Smart Phones and data extraction

About: Mobile Phone Extraction technology refers to the physical connection of the mobile device that is to be analyzed and an external device that extracts, analyses and presents the data contained on the targeted phone. A large number of companies supply technology to police forces to extract data from electronic device.

According to Privacy International “Cloud extraction (or cloud analytics) is the ability to access, extract, analyse and retain data stored in the Cloud, a term widely used by technology companies to refer to the storage of data remotely, from applications or devices, typically on a third company’s servers. Examples include Dropbox, Slack, Instagram, Twitter, Facebook, Google products such as My Activity, Uber and Hotmail”.

How does it work?: By connecting to a confiscated smartphone (or similar device) to a, police and other state agencies can download all of its data and contents. A report is generated, which can provide details of text messages, location, and call history. Cloud Extraction technology can even access third-party apps, such as WhatsApp and Facebook.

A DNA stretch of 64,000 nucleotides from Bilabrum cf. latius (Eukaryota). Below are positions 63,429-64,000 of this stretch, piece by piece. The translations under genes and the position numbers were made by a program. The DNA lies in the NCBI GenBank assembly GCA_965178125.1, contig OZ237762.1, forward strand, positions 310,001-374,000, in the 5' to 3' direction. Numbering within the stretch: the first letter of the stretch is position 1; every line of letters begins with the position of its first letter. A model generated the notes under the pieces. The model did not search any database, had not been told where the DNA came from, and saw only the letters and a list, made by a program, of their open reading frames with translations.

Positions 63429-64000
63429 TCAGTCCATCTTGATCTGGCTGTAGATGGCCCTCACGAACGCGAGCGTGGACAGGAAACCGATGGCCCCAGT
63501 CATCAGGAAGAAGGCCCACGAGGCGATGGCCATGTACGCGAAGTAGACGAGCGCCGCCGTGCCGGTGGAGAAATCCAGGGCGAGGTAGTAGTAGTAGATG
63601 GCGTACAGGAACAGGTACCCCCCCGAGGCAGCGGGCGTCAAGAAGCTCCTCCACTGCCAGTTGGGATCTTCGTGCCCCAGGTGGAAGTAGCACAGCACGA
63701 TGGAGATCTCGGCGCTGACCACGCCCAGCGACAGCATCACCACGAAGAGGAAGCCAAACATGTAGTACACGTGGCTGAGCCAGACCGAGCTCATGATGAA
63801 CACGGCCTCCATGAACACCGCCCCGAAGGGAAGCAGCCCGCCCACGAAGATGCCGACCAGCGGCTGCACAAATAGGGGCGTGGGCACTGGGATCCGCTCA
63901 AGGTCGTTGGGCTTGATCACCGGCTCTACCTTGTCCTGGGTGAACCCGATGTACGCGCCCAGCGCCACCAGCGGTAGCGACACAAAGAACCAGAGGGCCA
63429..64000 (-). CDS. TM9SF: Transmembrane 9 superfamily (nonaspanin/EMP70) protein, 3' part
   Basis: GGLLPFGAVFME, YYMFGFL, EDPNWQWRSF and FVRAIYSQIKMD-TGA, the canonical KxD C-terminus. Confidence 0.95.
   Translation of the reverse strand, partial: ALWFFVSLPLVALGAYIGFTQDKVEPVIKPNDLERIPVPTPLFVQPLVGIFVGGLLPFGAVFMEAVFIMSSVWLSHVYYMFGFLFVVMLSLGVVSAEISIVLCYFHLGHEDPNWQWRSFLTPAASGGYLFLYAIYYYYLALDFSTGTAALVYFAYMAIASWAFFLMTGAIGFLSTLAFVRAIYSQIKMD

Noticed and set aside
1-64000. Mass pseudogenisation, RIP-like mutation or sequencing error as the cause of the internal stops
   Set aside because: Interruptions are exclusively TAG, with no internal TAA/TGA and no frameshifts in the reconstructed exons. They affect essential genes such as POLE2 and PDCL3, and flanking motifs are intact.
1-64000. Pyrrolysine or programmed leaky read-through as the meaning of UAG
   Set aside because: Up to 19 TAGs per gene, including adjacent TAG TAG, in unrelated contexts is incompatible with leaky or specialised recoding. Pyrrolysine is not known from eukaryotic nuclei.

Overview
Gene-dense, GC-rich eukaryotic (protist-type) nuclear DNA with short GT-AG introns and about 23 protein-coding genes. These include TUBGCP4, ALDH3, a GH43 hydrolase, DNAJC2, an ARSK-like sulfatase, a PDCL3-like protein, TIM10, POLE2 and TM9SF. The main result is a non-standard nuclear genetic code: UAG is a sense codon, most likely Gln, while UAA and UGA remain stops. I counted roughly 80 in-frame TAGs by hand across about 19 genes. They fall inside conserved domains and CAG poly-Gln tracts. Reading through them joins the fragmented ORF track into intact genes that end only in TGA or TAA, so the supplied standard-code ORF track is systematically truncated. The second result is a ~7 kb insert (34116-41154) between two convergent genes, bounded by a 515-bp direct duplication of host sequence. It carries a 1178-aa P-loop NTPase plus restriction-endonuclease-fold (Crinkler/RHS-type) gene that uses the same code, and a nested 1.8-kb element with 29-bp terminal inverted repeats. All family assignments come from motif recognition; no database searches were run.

Why is this wrong? Data extraction technology means that police are able to perform a digital strip search of individuals. Downloading data from a person’s phone can reveal deeply personal data, and allows state agencies to reach even further into our private lives. This technology is used disproportionately against certain communities, and can be used to repress dissent.

The technology available currently means that it is not possible to isolate specific data. So, police law  have access to unlimited amounts of data from the user’s device.All data is extracted, regardless of whether it is relevant to the situation at hand. Currently, there is no clear legal guidance about how this info should be kept, how much info can be extracted and when this extraction is allowed.

After the data is extracted, all the info is stored by law enforcement agencies on their databases, most of the time unencrypted and easily accessible, and often without a judicial order.

More info at:

Privacy International | What types of data can law enforcement extract my phone

Privacy International |A technical look at Phone Extraction

Privacy International | What types of data can law enforncement extract my phone